Poor Leonardo DiCaprio. He didn’t get the memo ahead of shooting The Departed. Alec Baldwin got it. Mark Wahlberg got it. Jack Nicholson didn’t really need to get it, but he got it. Ditto Ray Winstone. Heck, even Matt Damon got it. The memo said this: ‘Don’t worry about acting in this one, fellas – I want ham and plenty of it. Yours, Marty.’
The Departed may have finally garnered Martin Scorsese with an Oscar for Best Director, but what the Academy forgot to mention is that it was the first comedy to win Best Picture since Annie Hall almost 30 years previously. In among everybody killing everybody else, The Departed is one of the funniest films you will ever see. Baldwin grabbing his balls? Wahlberg chewing the scenery walls? Nicholson and Damon in a porno theatre with only a giant dildo between them? This ain’t acting but it sure is a riot.
And into the middle of all this drops little Leo. Poor little Leo likes to act. And thank God he does. He is scintillating in The Departed – his performance elevates the movie from dirty cop comedy to weighty dirty cop comedy. It is a subtle portrayal that should belong in a different film (one without Marky Mark) but instead it brings a much-needed extra dimension. Because of Leo, the movie’s fantastic ending has an emotional punch to go along with the plethora of punch lines.
The problem with Goodfellas is there is no Leo. There is De Niro (the old Leo) but it’s auto-De Niro. There is Pesci, and his Tommy DeVito is undoubtledy entertaining, but it’s the kind of overbearing scene-hogging performance that swallows everything else around it and ends up cartoonish. The fact that he sullied it five years later by playing pretty much the same character in the pointless Casino takes something of the shine from Goodfellas’ shoes.
The film is undoubtedly a stylistic triumph but where is the heart? It’s hard to invest in a bunch of greaseballs who beat up women, snort coke and spout mob clichés all day. But hey, budda bing, what ya gonna do? Watch The Departed, that’s what. Its equally dislikeable bunch of bent cops and twisted robbers are offset by having a character you actually want to see make it out alive. Thanks, Leo.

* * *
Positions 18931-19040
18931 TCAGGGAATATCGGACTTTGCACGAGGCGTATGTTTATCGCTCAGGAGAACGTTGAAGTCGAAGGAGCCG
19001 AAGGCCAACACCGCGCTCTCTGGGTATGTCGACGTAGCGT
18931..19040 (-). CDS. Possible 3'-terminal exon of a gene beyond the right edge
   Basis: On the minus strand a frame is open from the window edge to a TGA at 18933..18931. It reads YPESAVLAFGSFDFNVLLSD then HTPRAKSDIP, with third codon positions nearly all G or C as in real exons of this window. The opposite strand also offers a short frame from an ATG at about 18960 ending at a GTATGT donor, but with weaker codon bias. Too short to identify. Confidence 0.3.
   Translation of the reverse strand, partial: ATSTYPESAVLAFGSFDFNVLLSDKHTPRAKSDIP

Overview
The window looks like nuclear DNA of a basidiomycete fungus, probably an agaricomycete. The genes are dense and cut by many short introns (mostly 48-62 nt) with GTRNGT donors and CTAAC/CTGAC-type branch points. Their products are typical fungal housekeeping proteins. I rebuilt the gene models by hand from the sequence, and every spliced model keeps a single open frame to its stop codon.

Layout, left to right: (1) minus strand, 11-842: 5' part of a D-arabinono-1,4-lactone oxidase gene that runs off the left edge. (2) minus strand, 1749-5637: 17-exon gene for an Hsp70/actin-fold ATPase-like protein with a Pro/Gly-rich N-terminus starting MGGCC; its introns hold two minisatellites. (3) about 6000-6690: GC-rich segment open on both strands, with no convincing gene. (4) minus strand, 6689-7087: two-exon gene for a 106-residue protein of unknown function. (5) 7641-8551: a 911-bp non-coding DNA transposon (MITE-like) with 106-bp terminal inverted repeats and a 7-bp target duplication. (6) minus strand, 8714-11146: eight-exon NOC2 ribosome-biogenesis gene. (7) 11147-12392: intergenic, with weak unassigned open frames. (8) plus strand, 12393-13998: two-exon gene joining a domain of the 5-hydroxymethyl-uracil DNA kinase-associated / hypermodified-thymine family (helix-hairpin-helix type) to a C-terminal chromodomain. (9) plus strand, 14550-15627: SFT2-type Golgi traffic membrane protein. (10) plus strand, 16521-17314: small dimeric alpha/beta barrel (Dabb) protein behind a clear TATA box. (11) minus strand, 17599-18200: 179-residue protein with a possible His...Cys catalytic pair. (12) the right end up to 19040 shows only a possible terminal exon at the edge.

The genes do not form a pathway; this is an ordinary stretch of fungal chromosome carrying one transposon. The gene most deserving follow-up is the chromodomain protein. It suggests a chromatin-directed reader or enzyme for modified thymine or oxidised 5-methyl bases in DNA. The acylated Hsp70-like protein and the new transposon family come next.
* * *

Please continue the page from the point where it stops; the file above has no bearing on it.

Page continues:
On first watch, it is Damon’s slimeball who steals the show. In repeat viewings though you just can’t keep your eyes off Leo. It’s a refreshingly selfless performance – the stirring straight man to a clan of foul-mouthed funny guys. It could just be the genuine shock in his eyes at wondering what the hell Jack is gonna do next, but it looks great on screen.
In Goodfellas, the rise of Henry Hill (Ray Liotta) is enthralling but once he starts living his dream of becoming a gangster, the film has nowhere else to run. So the inevitable spiral into drugs and bad music follows – the mob really should learn to just skip the 80s altogether. The Departed is exhilarating from start to finish – its brilliant comedy Baaaahhhstan accents always guarantee a laugh, its epic 18-minute pre-credit sequence puts you in a grip you never escape from and the ending is just beautiful – as beautiful as lots of guys shooting each other in the head can be.
Goodfellas tries too hard, while The Departed is Scorsese at his most fun – as a credible police drama it makes Cop Land look like The French Connection – but as loud, over-the-top entertainment it is unsurpassable. The already-famous elevator sequence at the end is destined to go down as one of Scorsese’s best. There is nothing in Goodfellas that can match it. In fact, The Departed could be his best film. Maybe. Maybe not. Maybe **** yourself…
VOTING CLOSED… RESULT:
Goodfellas: 67 %, The Departed: 33 %
GOODFELLAS TOO GOOD!